I’ll cut to the chase and answer the question right away: I don’t know. But I’m hopeful.
Like many other researchers who were originally in other fields, I traded to Team Yoga a few years ago. Although I have only been tracking the yoga research field closely for about seven years, it has been the time of greatest change in the field.
Starting in 2008, I was completely enamored of going to conferences with other yoga researchers. My first yoga therapy conference blew me away. Strangely, one of the most vibrant memories from it was the animated Q&A minutes that were peppered in between presentations.
Instead of the typical questioning about methodological minutia or future directions, those minutes on the audience microphone were sparking hot debates. People were raising their voices – yep, here, at a yoga therapy conference! One by one, the subsequent presentations became a few minutes later, getting off schedule because the back-and-forth chatter would not stop. The chatter boiled down to this: should yoga research be done at all?
The field is growing in numbers, prestige, and credibility. Young researchers are cutting their dissertation teeth on yoga topics and setting themselves up for careers in this field. All of this is amazing.
But the momentum can lead to the adoption of methods, agendas, and philosophical baggage that makes yoga research a part of the biomedical research paradigm in a way that changes what is studied and sidelines some questions not to be answered at all because they don’t fit the random control trial mold.
So let’s also be clear about what this momentum is and is not. It is the adoption of yoga as a topic into a western paradigm of research. Overall, the momentum is a positive, to be sure, but it does not necessarily translate into the application of that knowledge. At least not yet. We need creative programming in health care settings and community service to cross that bridge.
The increased rate of publishing also does not draw in more funding dollars. There is still very sparse funding out there for any form of mind-body research, relatively speaking. Mind-body research goes against the current paradigm in health-related research of get some data, develop a drug or program to sell, and collect ROI.
Pitfalls in Popularity
There are some potential pitfalls to this exponential growth to yoga research. Just like with the surge in popularity of many different American yoga brands and yogilebrity teachers, when a field becomes saturated, then the players have to do something to make themselves stand out. Sometimes doing something different is truly innovation. Other times, it is noise. Sometimes, it is not really something different; it is instead a false partitioning into categories.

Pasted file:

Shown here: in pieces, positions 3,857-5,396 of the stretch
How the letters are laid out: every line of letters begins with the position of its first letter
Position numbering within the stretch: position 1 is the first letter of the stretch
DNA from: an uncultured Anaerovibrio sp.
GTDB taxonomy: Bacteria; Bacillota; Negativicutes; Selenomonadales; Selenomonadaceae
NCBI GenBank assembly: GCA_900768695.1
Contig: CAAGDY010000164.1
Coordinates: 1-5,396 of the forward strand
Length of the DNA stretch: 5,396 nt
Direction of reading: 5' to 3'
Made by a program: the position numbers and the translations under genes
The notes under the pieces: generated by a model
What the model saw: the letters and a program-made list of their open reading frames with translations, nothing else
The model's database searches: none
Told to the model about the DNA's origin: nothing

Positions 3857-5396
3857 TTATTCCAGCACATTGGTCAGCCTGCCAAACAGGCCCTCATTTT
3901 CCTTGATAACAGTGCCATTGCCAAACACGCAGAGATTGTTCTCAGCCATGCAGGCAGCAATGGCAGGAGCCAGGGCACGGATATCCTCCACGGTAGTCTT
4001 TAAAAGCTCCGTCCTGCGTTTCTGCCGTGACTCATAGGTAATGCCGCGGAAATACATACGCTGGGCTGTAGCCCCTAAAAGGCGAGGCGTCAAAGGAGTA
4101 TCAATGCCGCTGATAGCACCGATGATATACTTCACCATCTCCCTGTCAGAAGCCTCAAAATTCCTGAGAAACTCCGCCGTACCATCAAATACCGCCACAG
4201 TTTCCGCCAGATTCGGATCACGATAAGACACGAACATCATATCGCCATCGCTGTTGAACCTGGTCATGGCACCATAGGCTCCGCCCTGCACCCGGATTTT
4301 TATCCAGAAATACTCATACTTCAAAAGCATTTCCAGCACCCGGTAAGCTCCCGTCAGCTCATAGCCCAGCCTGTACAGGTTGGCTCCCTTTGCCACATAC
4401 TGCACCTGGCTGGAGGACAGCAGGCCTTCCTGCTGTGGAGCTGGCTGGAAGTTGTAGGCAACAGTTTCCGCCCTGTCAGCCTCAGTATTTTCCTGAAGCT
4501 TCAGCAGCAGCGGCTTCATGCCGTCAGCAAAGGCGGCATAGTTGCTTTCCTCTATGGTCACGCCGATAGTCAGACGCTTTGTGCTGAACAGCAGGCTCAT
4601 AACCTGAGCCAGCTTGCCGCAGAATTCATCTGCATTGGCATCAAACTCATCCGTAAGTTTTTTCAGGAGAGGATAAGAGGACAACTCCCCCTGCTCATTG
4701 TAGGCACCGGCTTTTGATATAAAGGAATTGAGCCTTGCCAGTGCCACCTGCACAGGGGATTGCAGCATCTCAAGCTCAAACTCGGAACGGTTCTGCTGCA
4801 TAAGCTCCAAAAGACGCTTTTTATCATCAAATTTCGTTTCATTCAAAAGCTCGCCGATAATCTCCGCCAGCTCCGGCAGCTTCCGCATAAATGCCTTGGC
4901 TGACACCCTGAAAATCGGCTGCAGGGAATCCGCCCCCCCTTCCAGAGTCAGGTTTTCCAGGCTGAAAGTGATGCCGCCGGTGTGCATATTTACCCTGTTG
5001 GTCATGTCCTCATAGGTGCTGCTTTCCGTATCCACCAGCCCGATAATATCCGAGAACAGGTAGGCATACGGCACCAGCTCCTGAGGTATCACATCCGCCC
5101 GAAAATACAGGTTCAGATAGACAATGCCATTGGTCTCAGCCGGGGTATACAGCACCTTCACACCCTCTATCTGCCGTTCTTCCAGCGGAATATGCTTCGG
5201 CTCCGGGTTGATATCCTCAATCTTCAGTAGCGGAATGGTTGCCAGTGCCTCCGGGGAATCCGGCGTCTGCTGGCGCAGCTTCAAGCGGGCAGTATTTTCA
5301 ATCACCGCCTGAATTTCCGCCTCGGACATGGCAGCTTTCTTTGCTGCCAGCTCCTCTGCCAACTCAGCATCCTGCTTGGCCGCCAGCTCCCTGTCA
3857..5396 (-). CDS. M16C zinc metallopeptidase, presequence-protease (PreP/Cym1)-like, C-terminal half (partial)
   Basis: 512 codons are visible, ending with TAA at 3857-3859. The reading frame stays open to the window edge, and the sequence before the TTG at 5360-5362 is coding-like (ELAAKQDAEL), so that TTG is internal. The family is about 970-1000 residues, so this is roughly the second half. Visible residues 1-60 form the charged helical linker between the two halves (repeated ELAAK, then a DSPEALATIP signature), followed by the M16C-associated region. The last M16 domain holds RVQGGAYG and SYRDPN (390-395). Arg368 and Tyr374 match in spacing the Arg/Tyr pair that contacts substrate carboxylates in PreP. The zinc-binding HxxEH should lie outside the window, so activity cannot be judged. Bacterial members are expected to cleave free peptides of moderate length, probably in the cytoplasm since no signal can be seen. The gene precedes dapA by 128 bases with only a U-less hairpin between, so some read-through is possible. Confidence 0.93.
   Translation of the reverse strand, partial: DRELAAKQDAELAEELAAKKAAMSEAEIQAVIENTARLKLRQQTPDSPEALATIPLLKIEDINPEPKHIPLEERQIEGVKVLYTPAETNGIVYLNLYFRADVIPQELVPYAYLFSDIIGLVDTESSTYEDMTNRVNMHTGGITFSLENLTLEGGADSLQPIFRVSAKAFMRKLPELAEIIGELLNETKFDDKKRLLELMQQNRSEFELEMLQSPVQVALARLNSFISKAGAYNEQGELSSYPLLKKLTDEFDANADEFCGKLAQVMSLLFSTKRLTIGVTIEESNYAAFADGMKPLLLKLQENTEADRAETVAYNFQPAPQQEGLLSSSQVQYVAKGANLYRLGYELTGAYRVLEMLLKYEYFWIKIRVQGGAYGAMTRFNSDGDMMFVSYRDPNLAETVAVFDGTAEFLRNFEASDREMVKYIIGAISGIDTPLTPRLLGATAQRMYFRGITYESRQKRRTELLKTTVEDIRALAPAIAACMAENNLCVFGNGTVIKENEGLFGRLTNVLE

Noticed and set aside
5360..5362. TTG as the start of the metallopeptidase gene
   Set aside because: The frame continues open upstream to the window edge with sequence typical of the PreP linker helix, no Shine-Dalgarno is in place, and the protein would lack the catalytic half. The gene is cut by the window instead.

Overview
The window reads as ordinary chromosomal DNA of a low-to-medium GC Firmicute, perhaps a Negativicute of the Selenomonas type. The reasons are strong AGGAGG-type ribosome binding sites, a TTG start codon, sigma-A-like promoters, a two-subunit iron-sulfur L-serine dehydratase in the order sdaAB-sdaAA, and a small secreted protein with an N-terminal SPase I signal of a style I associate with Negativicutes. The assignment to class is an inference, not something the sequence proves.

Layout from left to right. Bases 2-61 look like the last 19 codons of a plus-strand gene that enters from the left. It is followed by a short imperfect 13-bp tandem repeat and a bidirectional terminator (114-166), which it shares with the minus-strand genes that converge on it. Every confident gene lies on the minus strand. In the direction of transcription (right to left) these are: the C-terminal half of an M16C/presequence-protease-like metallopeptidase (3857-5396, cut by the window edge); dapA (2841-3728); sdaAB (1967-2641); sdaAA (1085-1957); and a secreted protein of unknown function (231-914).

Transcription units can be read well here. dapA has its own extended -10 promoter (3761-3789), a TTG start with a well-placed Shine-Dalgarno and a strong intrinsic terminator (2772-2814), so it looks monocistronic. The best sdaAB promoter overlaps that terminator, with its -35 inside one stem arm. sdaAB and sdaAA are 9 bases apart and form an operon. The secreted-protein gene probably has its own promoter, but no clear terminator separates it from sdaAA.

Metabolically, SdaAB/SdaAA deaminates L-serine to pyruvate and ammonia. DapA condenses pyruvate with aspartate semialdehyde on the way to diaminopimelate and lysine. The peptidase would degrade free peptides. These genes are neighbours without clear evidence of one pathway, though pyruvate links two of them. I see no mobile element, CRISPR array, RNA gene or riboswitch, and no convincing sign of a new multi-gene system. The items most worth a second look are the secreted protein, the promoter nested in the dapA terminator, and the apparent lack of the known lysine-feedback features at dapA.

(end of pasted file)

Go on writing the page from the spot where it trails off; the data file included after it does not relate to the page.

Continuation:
The very nature of science is to engage in that last tendency: to carve things up in clean, discrete categories, even though we know that nature is not compartmentalized that way. The joke among scientists is that as you continue along, you know more and more about less and less. This is because you specialize into your niche to differentiate (and therefore fund) yourself.
Is this going to play out in yoga research? If so, what will it look like? Competing camps of researchers, like in other areas of science? My yoga is THE form of yoga to practice to heal ___ [fill in your own blank]. My yoga is better than your yoga, p < .05. We will have entered the realm of statistical generalities and have moved farther away from yoga as individualized medicine.
Back to Basics
I included this Active Life DC figure in the introduction of an article called Yoga at the Intersection of Research and Service. Part 1: Experimental Foundations that I recently wrote for the Journal of Yoga Service, an article that is part of a much larger current writing project. Drafting this article helped me get clear on what I, as an enthusiastically unapologetic nerd when it comes to experimental design and measurement, have to offer the field of yoga research. For me, the next step is a return to basics and coming up with more basic recipes. It’s all about building a solid foundation of experimental design and statistics for mind-body researchers. Based on the feedback I’ve been getting now for seven years, it’s needed. Somehow my fate will be wrapped up in the phrase “ measuring the immeasurable.”As the face of commercial yoga has transformed, so too yoga research is becoming commonplace enough to do both great things and mediocre things. We have to make sure the foundation is solid.
If I sound ambivalent, it is only because I am.
Yoga research: We’re on our way! We just don’t know where quite yet.
Don’t miss this July workshop opportunity!
Building Resilience: Yoga for the Nervous System
July 27, 1-5pm
Join neuroscientist Dr. Stephanie Shorter for a Saturday afternoon workshop exploring how practicing yoga = flexible neurons = flexible behavior. Learn how cortical neural networks and peripheral nerves are tuned by mindful movement and the breath. $50. Location: AOMA, 4701 West Gate Blvd. Classroom E2.